There will be a public hearing on Dec. 19 about borrowing and spending $1.3 million to improve the middle school building. Some urge spending this money as a way to support “education.”
In my opinion, these upcoming school board budget expenditures have little if anything to do with “education.” These are expenditures for necessary building maintenance (clearly not done well over the years) as well as some questionable “needed” upgrades, expansions, and renovations.
I am convinced that after this $1.3 million is spent, the academic performance of Madison’s middle school students will not have increased one statistically-significant bit.
For years, I have watched with frustration and regret as the school board and the various superintendents have told Madison taxpayers how Madison’s schools are terrific (and getting ever better). And I have watched with dismay as Madison’s school budget (corrected for inflation) has essentially doubled over the past two decades.
Unfortunately, what I haven’t seen is any significant increase in students’ academic performance -- measured by any objective third party. Madison’s student performance is still, at best, in the middle statewide -- and on some measures, it’s near the bottom.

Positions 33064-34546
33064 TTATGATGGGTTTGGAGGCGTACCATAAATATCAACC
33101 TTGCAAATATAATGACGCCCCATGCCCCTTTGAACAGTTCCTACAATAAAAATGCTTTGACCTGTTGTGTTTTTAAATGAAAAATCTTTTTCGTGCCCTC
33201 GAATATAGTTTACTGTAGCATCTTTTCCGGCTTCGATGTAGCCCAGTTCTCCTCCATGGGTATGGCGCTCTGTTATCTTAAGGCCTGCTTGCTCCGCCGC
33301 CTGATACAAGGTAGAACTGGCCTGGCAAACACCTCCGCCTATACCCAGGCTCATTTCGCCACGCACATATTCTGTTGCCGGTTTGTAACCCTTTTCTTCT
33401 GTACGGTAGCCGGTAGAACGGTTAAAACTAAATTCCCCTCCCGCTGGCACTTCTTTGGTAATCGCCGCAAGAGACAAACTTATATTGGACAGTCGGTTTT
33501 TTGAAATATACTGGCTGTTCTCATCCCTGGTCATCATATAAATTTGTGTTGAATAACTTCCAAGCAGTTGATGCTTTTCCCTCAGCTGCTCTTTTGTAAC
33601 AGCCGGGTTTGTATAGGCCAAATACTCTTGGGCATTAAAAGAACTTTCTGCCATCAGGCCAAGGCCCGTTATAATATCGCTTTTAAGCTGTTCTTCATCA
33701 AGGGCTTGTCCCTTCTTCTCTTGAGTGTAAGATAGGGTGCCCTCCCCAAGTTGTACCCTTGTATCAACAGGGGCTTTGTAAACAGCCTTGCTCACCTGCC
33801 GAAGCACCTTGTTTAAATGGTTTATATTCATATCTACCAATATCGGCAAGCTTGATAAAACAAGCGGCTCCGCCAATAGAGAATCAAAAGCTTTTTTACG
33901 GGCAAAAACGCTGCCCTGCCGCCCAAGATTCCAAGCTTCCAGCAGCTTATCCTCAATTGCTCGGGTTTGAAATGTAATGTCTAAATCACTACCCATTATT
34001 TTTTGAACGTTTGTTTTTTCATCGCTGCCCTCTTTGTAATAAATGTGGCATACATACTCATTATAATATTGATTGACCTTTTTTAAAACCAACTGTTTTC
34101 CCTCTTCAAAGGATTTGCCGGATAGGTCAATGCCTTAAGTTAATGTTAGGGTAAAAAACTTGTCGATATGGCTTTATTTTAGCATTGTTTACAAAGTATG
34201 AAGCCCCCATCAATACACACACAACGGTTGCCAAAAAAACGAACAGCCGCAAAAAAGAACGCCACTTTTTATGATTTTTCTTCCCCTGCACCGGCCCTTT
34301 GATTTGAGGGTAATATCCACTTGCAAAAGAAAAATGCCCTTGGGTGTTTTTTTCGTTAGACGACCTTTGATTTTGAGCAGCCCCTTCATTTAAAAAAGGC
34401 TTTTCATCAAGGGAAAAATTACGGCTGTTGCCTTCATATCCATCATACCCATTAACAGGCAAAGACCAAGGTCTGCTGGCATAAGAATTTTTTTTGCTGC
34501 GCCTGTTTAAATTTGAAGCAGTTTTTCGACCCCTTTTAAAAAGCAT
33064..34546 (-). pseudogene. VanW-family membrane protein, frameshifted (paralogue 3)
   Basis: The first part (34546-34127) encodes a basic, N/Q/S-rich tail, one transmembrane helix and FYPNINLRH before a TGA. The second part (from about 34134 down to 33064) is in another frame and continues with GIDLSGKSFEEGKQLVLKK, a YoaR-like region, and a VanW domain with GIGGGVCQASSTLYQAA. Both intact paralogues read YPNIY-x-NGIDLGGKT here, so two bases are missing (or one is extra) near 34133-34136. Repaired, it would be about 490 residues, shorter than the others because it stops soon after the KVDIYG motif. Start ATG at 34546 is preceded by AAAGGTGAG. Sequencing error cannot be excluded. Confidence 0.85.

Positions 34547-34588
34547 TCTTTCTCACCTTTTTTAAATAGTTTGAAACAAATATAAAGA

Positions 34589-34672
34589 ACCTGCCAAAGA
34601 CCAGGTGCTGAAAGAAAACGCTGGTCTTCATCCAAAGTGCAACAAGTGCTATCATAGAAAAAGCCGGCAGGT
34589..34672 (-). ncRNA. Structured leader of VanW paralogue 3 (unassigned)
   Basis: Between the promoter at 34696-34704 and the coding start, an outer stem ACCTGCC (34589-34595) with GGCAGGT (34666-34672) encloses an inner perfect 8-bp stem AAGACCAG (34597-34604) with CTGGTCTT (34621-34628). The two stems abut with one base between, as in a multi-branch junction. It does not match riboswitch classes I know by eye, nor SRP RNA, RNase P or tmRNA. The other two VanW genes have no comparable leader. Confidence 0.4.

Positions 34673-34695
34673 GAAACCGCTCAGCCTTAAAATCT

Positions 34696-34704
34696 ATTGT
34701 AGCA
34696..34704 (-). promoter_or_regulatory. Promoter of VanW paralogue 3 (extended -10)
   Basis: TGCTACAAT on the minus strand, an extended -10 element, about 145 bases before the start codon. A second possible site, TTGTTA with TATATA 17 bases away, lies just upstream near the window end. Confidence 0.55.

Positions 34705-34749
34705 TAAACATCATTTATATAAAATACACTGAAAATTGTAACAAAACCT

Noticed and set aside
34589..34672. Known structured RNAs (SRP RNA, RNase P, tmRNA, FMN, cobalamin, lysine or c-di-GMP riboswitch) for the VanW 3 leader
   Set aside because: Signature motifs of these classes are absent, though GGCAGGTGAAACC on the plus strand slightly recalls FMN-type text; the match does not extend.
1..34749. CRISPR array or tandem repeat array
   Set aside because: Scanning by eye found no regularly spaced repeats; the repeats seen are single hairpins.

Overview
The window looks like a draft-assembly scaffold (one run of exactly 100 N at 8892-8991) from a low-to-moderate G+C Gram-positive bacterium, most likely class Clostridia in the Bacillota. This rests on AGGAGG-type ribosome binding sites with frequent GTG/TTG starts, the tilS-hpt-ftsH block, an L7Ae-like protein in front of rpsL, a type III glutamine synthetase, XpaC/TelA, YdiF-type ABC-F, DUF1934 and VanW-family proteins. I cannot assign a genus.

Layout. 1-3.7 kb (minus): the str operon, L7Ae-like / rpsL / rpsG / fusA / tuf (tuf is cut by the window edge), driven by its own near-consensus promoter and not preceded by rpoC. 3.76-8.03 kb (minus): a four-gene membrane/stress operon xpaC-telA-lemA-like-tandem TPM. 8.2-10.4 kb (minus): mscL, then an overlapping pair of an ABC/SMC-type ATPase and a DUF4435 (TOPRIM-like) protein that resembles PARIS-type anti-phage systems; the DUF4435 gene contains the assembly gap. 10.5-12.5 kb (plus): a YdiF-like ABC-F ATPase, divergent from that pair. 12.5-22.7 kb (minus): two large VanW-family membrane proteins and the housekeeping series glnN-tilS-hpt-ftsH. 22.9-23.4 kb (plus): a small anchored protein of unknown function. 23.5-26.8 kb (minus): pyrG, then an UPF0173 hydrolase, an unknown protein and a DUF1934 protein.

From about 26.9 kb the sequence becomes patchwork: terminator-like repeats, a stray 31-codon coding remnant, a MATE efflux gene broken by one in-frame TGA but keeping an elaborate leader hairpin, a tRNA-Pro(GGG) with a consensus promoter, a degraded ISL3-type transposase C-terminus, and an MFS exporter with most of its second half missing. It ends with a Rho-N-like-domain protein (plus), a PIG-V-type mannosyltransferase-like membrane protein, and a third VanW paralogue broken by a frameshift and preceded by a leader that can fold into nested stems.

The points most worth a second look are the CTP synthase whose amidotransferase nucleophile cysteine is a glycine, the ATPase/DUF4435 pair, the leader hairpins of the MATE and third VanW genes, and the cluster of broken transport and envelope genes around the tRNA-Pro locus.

I believe in metrics. If one claims that tax dollars spent will accomplish something (in this case, support “education”), then one ought to be ready and able to prove it.
There is essentially no evidence (in Madison or elsewhere) that spending dollars for school building upgrades and enhancements leads to better student performance. If it did, I’d be for it.
But there is plenty of evidence that these expenditures increase property taxes, cumulative future costs, create hardships for those with modest or fixed incomes, and even make it harder (because of increased taxes) for Madison’s students to afford to live in Madison when they grow up.
So, about the hearing. If folks want an enhanced middle school building, then by all means support borrowing some or all of the $1.3 million -- which taxpayers will have to pay back. But if folks believe they’ll get better “education” for Madison students, they will be sorely disappointed. Student academic performance will not change by spending this money.
One last thought. I believe that the current BOS should not vote on borrowing and spending this $1.3 million. We should wait for the new board to be seated in January. After all, the new board represents the most current measure of who and what the public wants. It is the new BOS who should be the ones to make this $1.3 million decision which, if approved, will encumber the public during their term and for years to come.